Last week, Microsoft released an out of cycle patch for a critical vulnerability in the Server service which allows for remote code execution. Security experts speculated at the time that new worms would make use of this vulnerability to spread and not long after, such a component was detected in a new Trojan named Gimmiv.A.
The Gimmiv.A malware is classified differently by anti-virus vendors. Vendors like Kaspersky, Sophos, Symantec, TrendMicro, and Microsoft classify it as a network-aware Trojan, while others such as BitDefender, GData and Ikarus consider it a worm. In addition of having both Trojan and worm capabilities, all virus analysts agree that this malware exploits the RPC DCOM vulnerability described in the MS08-067 advisory.
During playload, the malicious application drops three .DLL files and registers itself as a Windows service. It will then proceed to gather login credentials from protected locations as the Outlook Express password cache. The Trojan also checks if several antivirus products are installed on the system and uploads this information along with stolen credentials to a remote URL. The information is actually encrypted and appended to a file hosted at the external URL. The application also downloads a number of files from several URLs.
The worm behavior that attempts to exploit the MS08-067 vulnerability is employed by the basesvc.dll file that dropped by the Trojan during playload. “Gimmiv.A starts from probing other IPs from the same network by sending them a sequence of bytes 'abcde' or '12345'. The worm then attempts to exploit other machines by sending them a malformed RPC request and relying on a vulnerable Server service,” explains Sergei Shevchenko on the Threat Expert blog.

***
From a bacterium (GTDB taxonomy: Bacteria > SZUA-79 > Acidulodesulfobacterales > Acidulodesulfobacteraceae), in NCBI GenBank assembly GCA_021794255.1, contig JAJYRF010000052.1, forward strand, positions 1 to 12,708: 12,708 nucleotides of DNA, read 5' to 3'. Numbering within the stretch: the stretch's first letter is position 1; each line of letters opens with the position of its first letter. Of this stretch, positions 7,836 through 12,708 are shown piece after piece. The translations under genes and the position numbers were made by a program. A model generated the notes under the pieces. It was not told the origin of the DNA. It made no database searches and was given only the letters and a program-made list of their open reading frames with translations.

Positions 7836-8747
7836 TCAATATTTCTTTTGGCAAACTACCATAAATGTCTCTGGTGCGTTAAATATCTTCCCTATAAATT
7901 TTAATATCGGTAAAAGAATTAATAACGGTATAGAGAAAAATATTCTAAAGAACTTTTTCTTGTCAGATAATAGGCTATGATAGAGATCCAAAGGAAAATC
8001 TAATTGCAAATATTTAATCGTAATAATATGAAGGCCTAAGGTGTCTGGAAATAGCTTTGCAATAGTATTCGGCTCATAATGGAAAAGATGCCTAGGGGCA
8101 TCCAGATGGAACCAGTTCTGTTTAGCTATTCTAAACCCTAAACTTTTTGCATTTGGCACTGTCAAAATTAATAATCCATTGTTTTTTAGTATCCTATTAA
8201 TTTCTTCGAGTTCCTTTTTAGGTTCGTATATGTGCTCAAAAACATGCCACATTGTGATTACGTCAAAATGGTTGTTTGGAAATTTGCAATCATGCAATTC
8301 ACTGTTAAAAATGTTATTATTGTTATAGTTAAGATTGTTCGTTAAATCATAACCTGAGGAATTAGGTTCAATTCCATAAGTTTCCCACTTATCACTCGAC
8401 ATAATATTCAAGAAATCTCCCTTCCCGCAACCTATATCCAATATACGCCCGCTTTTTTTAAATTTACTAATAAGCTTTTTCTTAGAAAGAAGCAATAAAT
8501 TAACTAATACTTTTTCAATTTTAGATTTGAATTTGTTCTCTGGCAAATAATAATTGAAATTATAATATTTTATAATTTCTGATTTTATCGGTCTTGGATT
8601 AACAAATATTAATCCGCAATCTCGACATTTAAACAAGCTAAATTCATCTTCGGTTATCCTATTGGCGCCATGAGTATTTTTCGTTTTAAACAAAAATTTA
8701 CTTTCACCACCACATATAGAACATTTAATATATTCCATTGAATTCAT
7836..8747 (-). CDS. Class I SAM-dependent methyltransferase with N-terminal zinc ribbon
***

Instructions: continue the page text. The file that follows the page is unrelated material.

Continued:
Alex Eckelberry, CEO of Sunbelt Software, initially rejected the claims writing on the Sunbelt blog that “there’s some misinformation going on out there that there is already a worm targeting MS08–067. We haven’t been able to verify this”. He later confirmed that indeed the malware exploits the vulnerability in the Server service. “Yes, the trojan itself isn't a worm. But that overlooks the behavior of a dll, a dll dropped by Gimmiv, which is a worm. [...] I stand corrected,” he added.
Deploying the patch is highly recommended as malware developers are likely to target this vulnerability in their future malicious applications, especially since a complex exploit for it was posted yesterday on exploit tracking website Milw0rm.